October 27, 2008

 

CBOT Soy Outlook on Monday: Lower on faltering equities

 

 

Soybean futures on the Chicago Board of Trade are called to open lower Monday under continued pressure from faltering global equities, squeamish investor sentiment and the strengthening U.S. dollar.

 

CBOT soybean futures are called 3-5 cents lower, after a slight slip overnight.

 

In overnight electronic trading, November soybeans lost 3/4 cent, closing at US$8.63. January soybeans dropped 2 1/4 cents to US$8.64 3/4. December soyoil was 41 points lower at US$31.06 cents per pound, while December soymeal dropped US$2.40 to US$265.90 per short tonne.

 

"Financials are screaming lower, so we'll probably move lower; we're not really trading out fundamentals," said Vic Lespinasse, an analyst for grainanalyst.com.

 

"Soybeans are probably 75% harvested," he added, noting that a post-harvest rally usually happens at this point in the season.

 

But this season has been defined by limited sales, as producers sit on the sidelines disgusted by the prices - now down almost 50% from the year's high reached this summer - so the typical influences defining price cycles have been thrown off kilter, he said.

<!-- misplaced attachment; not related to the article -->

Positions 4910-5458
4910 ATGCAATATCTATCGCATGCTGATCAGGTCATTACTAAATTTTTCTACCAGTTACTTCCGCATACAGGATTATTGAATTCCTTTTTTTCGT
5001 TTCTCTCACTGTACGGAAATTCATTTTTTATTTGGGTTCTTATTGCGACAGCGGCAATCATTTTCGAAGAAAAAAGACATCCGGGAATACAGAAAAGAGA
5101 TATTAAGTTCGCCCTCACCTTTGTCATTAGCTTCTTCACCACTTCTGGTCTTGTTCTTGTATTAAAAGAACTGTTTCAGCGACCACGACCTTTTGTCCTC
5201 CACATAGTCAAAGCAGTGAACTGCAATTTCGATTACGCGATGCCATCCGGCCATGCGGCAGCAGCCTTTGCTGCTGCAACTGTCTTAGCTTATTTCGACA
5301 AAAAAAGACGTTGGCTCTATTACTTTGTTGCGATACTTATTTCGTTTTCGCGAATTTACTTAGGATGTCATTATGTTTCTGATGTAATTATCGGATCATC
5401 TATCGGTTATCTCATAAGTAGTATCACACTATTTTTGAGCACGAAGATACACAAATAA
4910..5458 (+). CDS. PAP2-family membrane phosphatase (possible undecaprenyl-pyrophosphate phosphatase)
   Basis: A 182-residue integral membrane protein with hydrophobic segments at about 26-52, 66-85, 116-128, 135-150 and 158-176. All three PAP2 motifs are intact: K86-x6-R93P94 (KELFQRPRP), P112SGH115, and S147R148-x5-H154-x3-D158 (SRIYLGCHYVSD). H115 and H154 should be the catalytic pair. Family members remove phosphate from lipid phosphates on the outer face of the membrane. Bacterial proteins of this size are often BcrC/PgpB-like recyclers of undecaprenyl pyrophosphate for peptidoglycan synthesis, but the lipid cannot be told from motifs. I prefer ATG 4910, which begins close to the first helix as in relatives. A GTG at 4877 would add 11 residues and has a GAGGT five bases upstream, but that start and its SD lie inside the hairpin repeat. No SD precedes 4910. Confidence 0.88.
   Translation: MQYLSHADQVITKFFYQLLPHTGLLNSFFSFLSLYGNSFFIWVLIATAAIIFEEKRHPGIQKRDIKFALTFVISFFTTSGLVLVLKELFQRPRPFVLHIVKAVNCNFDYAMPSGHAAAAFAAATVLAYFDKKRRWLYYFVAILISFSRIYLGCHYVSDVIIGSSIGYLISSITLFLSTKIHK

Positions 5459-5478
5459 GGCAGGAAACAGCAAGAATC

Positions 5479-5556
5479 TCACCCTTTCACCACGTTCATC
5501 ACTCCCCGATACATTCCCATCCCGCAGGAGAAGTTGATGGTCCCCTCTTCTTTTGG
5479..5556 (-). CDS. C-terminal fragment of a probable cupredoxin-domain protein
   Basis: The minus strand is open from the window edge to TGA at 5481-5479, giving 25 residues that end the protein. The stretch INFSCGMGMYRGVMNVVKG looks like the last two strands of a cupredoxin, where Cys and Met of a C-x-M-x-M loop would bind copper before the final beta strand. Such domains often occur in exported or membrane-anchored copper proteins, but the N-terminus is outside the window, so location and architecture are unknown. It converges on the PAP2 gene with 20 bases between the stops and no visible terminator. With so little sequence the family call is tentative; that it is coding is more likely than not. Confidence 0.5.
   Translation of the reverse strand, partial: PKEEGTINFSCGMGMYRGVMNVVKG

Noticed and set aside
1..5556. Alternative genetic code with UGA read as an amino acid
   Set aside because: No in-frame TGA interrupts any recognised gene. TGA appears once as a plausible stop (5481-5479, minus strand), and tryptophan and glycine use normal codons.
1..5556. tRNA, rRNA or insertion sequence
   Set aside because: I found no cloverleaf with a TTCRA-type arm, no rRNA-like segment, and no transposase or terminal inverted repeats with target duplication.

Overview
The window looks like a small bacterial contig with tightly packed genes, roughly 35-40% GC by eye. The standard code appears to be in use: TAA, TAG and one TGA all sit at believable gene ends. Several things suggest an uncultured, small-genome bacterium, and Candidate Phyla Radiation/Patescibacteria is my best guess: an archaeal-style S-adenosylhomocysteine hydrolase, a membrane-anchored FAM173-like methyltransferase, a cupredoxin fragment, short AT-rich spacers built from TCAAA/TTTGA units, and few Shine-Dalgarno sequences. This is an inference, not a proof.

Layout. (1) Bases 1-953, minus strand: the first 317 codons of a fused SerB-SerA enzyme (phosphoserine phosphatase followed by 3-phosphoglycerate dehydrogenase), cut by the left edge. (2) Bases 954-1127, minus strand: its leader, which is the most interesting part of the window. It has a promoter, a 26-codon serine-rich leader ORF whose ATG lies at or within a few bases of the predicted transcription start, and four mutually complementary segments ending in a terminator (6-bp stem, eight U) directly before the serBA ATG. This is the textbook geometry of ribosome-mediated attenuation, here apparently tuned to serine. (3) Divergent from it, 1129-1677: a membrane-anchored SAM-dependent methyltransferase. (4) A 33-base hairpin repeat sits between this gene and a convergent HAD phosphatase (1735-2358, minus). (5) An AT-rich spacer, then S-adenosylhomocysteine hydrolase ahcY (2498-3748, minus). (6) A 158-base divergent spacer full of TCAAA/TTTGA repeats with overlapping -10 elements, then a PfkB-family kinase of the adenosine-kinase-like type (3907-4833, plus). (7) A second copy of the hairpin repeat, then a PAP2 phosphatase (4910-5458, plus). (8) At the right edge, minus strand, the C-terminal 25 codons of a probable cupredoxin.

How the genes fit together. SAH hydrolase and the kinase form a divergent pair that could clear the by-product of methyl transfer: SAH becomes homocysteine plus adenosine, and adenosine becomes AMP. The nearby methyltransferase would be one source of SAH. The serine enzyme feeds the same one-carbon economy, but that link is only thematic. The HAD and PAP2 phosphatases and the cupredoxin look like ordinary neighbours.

Soybean bears' next conquest is to close January soybeans below "solid technical support at the October low of US$8.38 1/2," a market technician said, pegging first support at Friday's low of US$8.48.

 

To win the day in their favor, soybean bulls must close above solid technical resistance at last week's high of US$9.55, he said.

 

He sees first resistance first resistance at US$9, then US$9.25.

 

Meanwhile, traditional large speculative traders now hold 2,231 net short positions in CBOT soybean futures and options combined contracts as of Oct. 21, compared with net longs of 5,908 in the previous week. Index funds trimmed their net long positions, which now total 107,839 contracts, down from 110,440 the prior week, according to the Commodity Futures Trading Commission, as reported Friday in its supplemental commitment of traders report. Commercials held net short combined futures and options positions totaling 79,463 contracts, down from the previous week's 82,887 contracts.

 

U.S. Department of Agriculture is scheduled to release its weekly export inspections report Monday at 11 a.m. EDT and its weekly crop progress report at 4 p.m. EDT.

 

Weekend rains will move east across the Corn Belt Monday, then the region should dry out for the week, according to DTN Meteorlogix.

 

But the weather has caused increasing disruption and delay to harvest, the private weather firm said.

 

Temperatures should range from 23-59 degrees Fahrenheit, DTN said.

 

In overseas markets, China's soybean futures traded on the Dalian Commodity Exchange settled lower Monday, tracking Friday's CBOT losses.